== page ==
and informed oral consent. In addition, routine HIV & Syphilis testing
should be offered to all pregnant women.

One of two methods of HIV testing may be used

    HIV Rapid Test done on site.

Regular blood sample sent to the lab for ELISA.

HIV testing should be administered with pre and post-test
counselling and informed oral consent.

ELISA HIV antibody tests or a “Rapid Test” will be conducted using the
blood specimen collected. Six millilitre (6 ml) of venous blood will be
drawn from the subject at the routine ANC clinic. The samples will be
collected and sent to an appropriate Laboratory within the respective
region. Standard testing procedures for screening and confirmation
will be used to determine the HIV status.

 In the Case of a Rapid Test the Laboratory Technical Assistant (LTA)
or designated individual on site will carry out the test. A sample
should still be sent to the regional lab or NPHL for confirmation or
quality control as required.

All test results will be made available to the referring institution and to
the patient within two weeks of testing. Priority will be given to HIV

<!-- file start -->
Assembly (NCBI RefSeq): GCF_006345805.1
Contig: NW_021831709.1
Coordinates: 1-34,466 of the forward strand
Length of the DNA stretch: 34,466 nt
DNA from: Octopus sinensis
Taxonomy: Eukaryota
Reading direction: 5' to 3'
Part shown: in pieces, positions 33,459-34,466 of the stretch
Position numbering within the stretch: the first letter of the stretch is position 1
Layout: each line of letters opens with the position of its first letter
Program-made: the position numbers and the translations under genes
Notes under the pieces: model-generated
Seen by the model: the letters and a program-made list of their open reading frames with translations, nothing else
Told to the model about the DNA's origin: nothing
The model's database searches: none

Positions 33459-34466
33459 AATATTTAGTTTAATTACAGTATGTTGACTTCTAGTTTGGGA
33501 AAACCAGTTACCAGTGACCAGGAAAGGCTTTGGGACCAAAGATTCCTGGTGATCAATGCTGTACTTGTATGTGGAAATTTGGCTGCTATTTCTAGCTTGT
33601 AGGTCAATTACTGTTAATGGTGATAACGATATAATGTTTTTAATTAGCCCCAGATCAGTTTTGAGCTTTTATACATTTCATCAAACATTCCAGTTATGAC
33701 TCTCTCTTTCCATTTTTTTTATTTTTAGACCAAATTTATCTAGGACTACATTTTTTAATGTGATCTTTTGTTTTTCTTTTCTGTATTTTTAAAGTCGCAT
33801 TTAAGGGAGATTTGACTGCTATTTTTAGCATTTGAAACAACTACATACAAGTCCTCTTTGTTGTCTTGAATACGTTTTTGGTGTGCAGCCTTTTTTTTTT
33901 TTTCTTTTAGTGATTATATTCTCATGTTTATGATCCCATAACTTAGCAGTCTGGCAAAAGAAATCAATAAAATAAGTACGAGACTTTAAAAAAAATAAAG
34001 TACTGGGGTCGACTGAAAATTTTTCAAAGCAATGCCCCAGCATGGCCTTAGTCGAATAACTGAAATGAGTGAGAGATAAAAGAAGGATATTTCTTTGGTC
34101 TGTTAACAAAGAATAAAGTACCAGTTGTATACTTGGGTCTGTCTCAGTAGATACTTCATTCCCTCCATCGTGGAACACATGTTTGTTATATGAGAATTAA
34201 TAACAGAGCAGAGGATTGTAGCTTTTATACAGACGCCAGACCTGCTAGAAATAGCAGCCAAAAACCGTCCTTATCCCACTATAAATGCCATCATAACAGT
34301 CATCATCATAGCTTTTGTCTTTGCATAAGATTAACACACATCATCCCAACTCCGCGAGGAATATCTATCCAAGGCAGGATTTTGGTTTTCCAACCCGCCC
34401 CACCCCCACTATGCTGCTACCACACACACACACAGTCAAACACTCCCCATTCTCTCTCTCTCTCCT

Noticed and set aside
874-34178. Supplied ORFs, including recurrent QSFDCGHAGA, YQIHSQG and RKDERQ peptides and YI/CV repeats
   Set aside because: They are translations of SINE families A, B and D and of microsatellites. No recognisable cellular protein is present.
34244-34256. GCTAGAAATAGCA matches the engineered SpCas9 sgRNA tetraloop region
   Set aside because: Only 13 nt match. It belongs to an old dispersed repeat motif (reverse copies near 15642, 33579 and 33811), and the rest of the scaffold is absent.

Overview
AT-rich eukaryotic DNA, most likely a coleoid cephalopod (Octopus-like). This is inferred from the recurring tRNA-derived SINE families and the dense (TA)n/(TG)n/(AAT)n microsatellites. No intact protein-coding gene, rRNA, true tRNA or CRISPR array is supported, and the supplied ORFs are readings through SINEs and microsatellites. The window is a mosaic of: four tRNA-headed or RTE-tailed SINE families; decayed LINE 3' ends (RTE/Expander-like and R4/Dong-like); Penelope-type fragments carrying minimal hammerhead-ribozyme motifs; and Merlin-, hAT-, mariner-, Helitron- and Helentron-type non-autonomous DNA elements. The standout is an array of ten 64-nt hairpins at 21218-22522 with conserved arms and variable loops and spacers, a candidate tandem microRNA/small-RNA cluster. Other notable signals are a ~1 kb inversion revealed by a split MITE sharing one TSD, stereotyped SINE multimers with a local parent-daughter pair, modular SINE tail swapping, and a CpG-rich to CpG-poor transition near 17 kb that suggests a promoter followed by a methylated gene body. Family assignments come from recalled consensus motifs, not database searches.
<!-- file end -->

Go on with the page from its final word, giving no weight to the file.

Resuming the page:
positive results which should be sent immediately to the institution for
early identification, follow up and treatment as per guidelines. The
positive results should also be sent directly to the Medical Officer of
Health – MO (H) - of each parish to ensure that confidentiality is
maintained. The MO (H) should inform the Contact Investigator and
the Senior Public Health Nurse in the institution (shared
confidentiality). A list of HIV positive individuals should also be
provided promptly to relevant secondary care facilities.

                   The HIV Positive Woman
                         (See MCH Manual)

 Initial Evaluation of the HIV Infected Pregnant Woman

When the diagnosis of HIV infection is made at antenatal screening,
the patient should be evaluated both by:
    1. Doctor at the HIV Treatment Centre;
    2. Doctor/Obstetrician at the High Risk Clinic.

The main aim is staging of the disease, based upon which a